The educator helps students develop and participate in computational literacies by both “reading” and “writing”—in this case, by analyzing the role of computation (e.g., algorithms and data) in the media they use and by creating computational media.
Media play an important role in how we understand ourselves and the world around us. New kinds of media (in which many elementary and secondary students already participate) are often computational, meaning they are powered by data and algorithms. When students understand the computational aspects of the media they use, they can be more empowered and critically aware users of technology. Consider the following elements of computational media and the effects they can have on society:
Being literate implies more than just having the skills of reading and writing words on a page: it is being able to use those skills to make meaning and communicate with other people. The same is true for computational literacy. When students participate in computational literacy, they are shaping their identities through self-expression and by internalizing messages from the culture around them. Students often participate deeply in literacies which go unrecognized in school. By including students’ computational literacies in the classroom and helping them to participate constructively, students can learn in ways that are already meaningful to them and develop their critical awareness of disempowering ideas in their everyday lives.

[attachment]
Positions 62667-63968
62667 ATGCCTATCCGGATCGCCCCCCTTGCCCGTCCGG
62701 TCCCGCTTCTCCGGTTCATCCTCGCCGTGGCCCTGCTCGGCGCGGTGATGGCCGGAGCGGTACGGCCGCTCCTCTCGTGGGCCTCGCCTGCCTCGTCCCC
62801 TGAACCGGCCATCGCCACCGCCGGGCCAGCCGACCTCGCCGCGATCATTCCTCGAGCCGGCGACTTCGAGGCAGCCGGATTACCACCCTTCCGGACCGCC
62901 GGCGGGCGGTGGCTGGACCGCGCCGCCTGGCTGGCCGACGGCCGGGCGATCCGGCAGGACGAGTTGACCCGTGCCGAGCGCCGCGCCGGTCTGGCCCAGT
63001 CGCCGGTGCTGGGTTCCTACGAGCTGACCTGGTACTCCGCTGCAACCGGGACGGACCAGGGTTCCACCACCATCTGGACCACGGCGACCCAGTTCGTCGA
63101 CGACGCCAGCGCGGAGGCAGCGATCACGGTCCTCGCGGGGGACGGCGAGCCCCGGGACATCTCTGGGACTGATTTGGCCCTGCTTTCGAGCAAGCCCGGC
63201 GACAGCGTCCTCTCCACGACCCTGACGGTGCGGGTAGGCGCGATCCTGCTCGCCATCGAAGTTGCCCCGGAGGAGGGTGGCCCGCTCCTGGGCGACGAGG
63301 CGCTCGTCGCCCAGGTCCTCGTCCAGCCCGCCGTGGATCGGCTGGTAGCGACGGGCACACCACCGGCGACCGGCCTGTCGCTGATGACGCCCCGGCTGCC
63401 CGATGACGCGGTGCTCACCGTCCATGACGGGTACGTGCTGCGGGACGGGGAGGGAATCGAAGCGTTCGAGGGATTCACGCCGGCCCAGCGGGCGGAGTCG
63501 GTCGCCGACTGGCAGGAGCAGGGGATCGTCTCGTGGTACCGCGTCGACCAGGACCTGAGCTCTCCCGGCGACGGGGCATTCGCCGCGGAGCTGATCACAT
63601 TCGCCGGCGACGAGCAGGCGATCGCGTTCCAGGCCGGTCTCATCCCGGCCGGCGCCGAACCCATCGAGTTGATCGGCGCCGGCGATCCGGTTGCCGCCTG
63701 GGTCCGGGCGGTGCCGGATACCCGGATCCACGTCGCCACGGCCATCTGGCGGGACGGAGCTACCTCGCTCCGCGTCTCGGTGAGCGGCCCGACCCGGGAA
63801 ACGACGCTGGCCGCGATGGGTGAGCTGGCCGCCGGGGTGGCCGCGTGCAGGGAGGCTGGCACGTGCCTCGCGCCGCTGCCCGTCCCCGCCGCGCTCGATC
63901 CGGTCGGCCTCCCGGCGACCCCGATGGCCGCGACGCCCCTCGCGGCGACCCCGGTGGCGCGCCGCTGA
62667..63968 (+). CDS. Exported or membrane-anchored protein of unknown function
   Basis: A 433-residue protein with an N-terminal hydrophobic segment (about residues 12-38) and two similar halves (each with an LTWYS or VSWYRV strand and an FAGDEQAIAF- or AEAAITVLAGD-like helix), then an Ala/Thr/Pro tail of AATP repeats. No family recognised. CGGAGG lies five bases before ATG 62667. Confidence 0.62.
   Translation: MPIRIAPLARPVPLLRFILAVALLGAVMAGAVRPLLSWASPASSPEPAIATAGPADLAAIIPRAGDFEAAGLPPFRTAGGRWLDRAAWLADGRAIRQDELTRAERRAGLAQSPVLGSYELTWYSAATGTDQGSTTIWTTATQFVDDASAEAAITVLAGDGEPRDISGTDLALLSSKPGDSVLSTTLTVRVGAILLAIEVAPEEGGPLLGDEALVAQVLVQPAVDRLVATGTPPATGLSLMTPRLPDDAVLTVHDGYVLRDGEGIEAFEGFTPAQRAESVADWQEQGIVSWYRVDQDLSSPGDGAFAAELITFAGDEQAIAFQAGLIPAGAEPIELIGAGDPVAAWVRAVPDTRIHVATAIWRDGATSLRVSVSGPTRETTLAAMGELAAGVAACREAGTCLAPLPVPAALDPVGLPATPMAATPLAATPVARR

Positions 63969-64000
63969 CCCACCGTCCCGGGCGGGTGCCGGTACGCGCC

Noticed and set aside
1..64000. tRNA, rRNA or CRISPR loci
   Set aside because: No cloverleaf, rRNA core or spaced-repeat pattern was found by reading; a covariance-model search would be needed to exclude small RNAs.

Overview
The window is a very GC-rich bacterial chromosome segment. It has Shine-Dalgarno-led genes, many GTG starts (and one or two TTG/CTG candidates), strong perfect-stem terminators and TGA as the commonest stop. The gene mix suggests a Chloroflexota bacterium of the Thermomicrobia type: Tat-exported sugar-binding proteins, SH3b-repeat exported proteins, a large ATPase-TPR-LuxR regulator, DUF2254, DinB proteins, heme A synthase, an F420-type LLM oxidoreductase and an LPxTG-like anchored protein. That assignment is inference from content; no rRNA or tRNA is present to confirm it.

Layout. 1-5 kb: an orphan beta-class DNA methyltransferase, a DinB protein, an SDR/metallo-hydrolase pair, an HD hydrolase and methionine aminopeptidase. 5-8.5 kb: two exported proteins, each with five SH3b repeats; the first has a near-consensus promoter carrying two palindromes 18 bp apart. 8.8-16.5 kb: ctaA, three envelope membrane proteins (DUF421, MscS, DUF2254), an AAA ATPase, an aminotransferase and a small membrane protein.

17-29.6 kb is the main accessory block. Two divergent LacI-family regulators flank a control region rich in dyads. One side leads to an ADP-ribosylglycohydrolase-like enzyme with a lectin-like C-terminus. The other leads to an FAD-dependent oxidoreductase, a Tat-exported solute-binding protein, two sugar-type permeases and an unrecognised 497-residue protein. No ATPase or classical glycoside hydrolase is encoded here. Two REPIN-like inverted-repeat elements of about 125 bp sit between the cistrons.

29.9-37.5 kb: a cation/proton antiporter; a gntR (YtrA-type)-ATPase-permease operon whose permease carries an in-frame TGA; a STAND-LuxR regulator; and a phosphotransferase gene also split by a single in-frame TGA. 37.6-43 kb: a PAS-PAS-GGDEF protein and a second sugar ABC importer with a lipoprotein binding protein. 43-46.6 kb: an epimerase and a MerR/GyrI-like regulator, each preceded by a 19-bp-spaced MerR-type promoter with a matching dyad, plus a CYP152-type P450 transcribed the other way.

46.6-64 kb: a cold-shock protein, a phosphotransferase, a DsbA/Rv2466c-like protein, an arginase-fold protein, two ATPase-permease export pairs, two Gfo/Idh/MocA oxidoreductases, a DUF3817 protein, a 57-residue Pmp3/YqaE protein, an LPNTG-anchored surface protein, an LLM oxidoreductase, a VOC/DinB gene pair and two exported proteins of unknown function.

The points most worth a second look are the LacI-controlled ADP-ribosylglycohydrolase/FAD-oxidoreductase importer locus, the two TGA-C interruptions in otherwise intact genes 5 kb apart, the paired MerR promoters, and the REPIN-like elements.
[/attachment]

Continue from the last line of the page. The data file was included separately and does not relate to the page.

To earn the micro-credential, you must earn a “passing” evaluation for Parts 1 and 3, and a “Yes” for each component of Part 2. In the assessment of this micro-credential, an educator will submit a portfolio of student participation in computational literacy. The educator will submit at least one artifact in which a student analyzes the role of computation in a medium in which they participated, and at least one artifact in which a student creates a computational artifact for an audience of peers.
(300-word limit total)
Please answer the following questions:
To earn this micro-credential, please submit the following:
1) Student artifacts
Submit a portfolio of student participation in computational literacy. The following artifacts do not need to come from the same student.
2) Analysis of student artifacts
(600-word limit total)
As you answer the following questions, refer to specific evidence from the artifacts submitted.
What opportunities exist within your teaching, the school, students’ families, and the community for greater participation in computational literacies? How might these opportunities benefit specific students or groups within the student body? What barriers exist, and what challenges might come with greater inclusion of students’ computational literacies into these spaces?